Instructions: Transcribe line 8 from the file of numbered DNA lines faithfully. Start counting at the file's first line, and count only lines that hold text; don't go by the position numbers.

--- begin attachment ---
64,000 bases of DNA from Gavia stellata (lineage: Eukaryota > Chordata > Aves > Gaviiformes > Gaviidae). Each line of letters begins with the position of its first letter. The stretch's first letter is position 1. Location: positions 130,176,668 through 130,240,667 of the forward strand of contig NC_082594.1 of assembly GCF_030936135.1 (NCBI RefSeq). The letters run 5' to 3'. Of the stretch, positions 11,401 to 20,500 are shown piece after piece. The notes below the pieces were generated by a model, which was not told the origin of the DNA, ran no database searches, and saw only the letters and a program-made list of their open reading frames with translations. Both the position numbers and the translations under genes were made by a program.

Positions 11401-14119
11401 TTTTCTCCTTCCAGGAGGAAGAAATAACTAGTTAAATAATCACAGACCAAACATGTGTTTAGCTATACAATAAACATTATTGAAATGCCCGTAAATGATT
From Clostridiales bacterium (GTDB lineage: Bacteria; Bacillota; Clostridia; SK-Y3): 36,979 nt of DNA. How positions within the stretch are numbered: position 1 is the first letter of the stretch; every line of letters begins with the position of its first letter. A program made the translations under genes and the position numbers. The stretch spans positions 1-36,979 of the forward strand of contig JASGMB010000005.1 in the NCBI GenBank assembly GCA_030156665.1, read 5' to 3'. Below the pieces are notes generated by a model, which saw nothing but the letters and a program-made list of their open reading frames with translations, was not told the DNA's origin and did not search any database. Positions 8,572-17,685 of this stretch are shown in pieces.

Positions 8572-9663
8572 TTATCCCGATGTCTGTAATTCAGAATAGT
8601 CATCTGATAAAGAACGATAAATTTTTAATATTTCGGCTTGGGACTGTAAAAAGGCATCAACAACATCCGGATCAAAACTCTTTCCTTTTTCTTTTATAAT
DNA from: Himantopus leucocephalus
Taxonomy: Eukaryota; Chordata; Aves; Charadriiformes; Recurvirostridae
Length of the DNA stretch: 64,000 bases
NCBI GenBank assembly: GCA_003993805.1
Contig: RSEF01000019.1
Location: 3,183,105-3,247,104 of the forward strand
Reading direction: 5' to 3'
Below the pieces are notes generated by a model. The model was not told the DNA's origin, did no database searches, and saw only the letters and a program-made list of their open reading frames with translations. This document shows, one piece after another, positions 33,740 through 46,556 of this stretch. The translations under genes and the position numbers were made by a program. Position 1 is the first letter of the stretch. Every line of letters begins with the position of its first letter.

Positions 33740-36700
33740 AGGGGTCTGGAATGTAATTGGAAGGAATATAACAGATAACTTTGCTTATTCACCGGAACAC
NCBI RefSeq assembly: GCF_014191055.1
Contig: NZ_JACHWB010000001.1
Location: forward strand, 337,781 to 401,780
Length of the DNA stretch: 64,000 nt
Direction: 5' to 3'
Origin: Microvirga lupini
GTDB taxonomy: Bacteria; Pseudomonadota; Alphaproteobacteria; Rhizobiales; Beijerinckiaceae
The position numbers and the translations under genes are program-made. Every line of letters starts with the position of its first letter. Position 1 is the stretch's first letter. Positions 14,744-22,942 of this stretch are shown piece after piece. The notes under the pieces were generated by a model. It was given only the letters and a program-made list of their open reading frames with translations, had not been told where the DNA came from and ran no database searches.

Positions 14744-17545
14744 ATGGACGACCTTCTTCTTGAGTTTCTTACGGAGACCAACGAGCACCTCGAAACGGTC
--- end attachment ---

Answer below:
DNA from: Himantopus leucocephalus